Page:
ONC-ATCB Certified

You should ask yourself one question before committing to an EHR system: is this software ONC-ATCB certified? The answer will determine what features are available and whether they meet your needs as a health care professional.

The National Coordinator, an agency of the Department of Health and Human Services (HHS) is a certifying authority for EHR vendors. They help all U.S medical agencies to adopt these technologies so that doctors can provide better care through their use in clinics or hospitals around America today.

It’s a straightforward question, the answer to which is either a yes or a no.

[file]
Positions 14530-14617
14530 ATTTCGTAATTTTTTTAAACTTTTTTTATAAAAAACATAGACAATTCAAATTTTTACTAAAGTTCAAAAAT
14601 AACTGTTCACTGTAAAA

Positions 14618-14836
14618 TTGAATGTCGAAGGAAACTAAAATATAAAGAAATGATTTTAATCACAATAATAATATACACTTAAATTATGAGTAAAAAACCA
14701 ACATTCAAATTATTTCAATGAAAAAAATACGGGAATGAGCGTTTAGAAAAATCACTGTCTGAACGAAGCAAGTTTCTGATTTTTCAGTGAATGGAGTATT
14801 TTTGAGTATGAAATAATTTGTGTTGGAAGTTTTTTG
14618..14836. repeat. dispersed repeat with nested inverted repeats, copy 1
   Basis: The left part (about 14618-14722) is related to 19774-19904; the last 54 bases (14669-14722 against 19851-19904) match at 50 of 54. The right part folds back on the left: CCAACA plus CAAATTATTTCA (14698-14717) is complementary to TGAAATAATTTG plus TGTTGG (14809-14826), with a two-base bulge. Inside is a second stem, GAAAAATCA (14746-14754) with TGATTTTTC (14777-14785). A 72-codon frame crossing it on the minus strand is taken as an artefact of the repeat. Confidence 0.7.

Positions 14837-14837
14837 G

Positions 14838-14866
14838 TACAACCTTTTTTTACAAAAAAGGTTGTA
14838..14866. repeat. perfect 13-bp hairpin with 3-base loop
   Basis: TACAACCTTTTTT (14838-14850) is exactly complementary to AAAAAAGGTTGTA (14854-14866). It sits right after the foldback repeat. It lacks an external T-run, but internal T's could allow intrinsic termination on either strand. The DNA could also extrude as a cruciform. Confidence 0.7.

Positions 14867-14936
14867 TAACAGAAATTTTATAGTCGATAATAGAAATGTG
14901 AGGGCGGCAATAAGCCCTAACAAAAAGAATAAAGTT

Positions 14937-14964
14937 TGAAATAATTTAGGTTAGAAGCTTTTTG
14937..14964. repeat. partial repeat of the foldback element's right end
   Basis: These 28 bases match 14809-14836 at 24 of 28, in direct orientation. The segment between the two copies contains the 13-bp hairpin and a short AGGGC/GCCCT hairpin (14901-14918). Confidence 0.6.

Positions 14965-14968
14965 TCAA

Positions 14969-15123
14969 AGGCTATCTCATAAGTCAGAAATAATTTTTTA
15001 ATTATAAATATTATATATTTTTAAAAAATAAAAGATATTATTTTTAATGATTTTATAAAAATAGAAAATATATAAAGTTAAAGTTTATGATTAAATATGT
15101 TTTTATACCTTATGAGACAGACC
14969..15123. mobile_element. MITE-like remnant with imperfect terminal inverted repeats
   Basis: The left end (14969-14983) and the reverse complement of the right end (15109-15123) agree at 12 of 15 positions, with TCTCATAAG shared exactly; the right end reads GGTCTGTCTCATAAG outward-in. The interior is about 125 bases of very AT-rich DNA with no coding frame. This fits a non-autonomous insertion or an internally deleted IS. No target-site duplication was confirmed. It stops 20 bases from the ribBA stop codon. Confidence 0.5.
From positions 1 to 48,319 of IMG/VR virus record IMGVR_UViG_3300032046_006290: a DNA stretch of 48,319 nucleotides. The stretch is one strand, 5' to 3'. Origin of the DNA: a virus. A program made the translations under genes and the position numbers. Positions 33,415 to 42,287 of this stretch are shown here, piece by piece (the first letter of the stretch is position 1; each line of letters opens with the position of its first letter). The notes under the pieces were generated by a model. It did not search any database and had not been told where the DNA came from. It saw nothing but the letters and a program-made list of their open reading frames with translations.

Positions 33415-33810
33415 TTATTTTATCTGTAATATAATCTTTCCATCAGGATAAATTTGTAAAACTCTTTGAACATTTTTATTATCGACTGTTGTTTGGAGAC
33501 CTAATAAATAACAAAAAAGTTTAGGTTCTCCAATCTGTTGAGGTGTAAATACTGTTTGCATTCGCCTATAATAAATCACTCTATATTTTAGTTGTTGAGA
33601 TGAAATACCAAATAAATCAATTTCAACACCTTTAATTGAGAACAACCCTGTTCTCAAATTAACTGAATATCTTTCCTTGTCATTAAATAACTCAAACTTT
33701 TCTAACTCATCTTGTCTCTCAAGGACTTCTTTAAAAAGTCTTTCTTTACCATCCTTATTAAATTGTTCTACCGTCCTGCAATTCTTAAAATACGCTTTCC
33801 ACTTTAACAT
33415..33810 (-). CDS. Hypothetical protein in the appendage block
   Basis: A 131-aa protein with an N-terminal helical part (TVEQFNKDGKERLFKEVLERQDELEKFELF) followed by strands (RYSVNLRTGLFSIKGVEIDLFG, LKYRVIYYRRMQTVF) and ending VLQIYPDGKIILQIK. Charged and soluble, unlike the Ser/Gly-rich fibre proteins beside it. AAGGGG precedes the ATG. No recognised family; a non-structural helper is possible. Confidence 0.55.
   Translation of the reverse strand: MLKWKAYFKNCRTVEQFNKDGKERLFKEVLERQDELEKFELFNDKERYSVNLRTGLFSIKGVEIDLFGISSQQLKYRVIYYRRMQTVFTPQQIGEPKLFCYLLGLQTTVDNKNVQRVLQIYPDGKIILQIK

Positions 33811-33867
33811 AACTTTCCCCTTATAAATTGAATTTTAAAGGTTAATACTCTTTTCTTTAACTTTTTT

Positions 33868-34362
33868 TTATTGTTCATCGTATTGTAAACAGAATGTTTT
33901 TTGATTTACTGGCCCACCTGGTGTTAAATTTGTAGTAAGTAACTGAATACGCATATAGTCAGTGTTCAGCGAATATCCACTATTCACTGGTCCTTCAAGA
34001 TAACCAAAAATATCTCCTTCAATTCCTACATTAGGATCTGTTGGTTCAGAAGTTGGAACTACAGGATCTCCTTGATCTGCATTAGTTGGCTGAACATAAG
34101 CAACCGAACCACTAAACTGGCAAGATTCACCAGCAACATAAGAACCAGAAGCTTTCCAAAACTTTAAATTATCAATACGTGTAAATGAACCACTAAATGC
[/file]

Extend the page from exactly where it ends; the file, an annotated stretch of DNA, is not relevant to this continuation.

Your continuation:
• If the answer is yes, then look at its other features.
  • If the answer is no, then reject this vendor and look at others.

Governmental reimbursement programs are just one way that you can save money when adopting an EHR system. If your chosen software isn’t certified, then it will prevent access to many financial benefits offered by the government which could lead not only in paying more but also losing out on some important patient protection standards as well.

Uneeb Khan
Uneeb Khan
Uneeb Khan CEO at blogili.com. Have 4 years of experience in the websites field. Uneeb Khan is the premier and most trustworthy informer for technology, telecom, business, auto news, games review in World.